Insults, old as the ages, scrawled on walls

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A friend, the mother of a 13-year-old boy in a nearby community, said her son was the only Jewish boy on a community sports team. She said that the other boys showed her son “appalling” anti-Semitic “jokes” they found online. She wondered whether she should go to school officials, and the answer, of course, is yes, absolutely. Anti-Semitism flourishes in the dark.

The story I read online about the anti-Semitic graffiti at Roosevelt Field was followed by comments from readers of the Fox News website. The remarks were shocking. Grown men (and they were all men) posted incredibly ignorant, inflammatory comments mocking the “excessive” attention being paid to the graffiti problem. The men included photos of themselves, and some stated their ostensibly legitimate business affiliations, although we all know both the names and the businesses could be bogus. It was their comments that were so disturbing — tapping into the dark legacy of anti-Semitic mythology, referring to Jews as killers of Christ, evil money-changers and organizers of anti-Orthodox Christian pogroms in the Soviet Union.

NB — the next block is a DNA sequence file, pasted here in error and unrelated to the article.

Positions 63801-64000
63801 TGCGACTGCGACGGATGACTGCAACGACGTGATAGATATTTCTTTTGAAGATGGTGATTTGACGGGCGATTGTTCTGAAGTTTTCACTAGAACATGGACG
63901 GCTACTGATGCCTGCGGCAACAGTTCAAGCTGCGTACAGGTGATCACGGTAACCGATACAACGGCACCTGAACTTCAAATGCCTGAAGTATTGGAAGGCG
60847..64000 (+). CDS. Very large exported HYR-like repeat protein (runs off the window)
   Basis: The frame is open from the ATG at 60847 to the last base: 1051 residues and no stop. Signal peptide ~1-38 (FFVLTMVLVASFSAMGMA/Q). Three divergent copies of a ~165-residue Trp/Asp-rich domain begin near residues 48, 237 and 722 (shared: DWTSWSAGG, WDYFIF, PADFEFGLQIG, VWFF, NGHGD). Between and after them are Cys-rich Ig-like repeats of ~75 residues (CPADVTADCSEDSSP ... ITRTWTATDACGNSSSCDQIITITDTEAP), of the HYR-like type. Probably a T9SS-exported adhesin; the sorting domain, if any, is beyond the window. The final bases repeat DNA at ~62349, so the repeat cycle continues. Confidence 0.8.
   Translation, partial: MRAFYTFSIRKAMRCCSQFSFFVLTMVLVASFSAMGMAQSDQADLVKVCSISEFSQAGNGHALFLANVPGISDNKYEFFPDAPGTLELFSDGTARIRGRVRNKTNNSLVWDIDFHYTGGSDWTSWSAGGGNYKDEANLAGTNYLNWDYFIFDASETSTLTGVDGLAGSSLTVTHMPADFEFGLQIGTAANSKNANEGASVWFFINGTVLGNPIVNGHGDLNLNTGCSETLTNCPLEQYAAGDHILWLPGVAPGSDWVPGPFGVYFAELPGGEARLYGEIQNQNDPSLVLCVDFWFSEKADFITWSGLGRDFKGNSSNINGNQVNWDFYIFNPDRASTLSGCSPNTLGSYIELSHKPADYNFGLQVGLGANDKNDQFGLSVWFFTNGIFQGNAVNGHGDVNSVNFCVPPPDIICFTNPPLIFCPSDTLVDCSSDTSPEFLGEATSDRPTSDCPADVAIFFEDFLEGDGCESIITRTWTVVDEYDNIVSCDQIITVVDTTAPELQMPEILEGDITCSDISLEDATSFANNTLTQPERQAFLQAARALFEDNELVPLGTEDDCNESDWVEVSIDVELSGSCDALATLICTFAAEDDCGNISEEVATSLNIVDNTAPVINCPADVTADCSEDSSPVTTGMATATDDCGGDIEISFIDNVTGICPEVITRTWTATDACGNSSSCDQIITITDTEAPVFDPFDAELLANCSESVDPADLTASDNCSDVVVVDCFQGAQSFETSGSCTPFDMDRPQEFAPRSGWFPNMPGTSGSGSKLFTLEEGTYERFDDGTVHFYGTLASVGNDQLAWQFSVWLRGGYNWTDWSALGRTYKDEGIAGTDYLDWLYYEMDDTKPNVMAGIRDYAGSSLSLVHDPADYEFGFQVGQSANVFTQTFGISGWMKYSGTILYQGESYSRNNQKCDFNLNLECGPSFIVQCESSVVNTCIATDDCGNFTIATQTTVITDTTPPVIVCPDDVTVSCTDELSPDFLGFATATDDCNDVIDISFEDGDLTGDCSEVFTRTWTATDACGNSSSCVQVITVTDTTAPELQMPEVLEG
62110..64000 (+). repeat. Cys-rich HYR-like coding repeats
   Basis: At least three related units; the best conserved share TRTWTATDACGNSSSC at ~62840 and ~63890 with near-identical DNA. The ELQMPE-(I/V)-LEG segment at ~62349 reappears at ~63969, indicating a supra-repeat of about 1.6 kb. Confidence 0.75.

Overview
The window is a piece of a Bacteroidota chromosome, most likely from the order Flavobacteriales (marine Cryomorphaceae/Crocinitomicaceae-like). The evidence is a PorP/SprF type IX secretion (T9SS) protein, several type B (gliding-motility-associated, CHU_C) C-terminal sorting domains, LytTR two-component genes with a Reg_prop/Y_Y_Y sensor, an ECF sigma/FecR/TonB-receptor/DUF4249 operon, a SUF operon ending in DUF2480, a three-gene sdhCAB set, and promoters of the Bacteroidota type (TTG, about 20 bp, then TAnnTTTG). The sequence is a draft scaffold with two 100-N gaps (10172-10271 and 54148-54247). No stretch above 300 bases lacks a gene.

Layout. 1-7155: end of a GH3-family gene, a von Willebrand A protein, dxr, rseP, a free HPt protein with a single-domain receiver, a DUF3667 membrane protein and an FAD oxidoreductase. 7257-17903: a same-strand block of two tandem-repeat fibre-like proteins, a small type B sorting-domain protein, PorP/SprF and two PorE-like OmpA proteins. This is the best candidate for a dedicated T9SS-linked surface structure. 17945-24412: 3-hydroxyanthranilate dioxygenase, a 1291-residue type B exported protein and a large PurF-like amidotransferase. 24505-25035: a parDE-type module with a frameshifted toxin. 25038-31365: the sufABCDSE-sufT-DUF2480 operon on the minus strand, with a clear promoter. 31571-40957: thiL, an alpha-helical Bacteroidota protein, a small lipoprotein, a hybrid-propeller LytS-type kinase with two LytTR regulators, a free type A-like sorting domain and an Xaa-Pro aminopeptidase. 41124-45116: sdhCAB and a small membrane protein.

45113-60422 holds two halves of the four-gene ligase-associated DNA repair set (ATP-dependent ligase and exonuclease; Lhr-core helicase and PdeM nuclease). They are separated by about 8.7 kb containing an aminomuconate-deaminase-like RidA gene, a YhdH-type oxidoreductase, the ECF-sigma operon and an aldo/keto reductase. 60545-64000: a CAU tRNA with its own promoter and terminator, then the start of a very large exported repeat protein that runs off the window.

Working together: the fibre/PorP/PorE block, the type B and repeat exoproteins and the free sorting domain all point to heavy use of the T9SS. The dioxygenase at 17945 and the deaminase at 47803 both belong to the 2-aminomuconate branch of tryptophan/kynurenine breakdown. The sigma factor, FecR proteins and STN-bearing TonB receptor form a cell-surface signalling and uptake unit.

Like the Holocaust deniers, one of the forum writers suggested that people in concentration camps enjoyed soccer leagues and music and had their own printed money.

For those who lived through the camps and those whose parents survived the Holocaust, these ideas cannot be dismissed as rank stupidity. Anti-Semitic literature, comments and public graffiti can erode, in a moment, the feelings of safety and security survivors have fought for in the post-war decades. And it isn’t Holocaust survivors alone who recoil at anti-Semitic incidents in our communities. All of us are diminished by bias and religious hatred. Coretta Scott King said many years ago that anti-Semitism, like other forms of bigotry, “seeks to dehumanize a large group of people, to deny their humanity, their dignity and personhood.”
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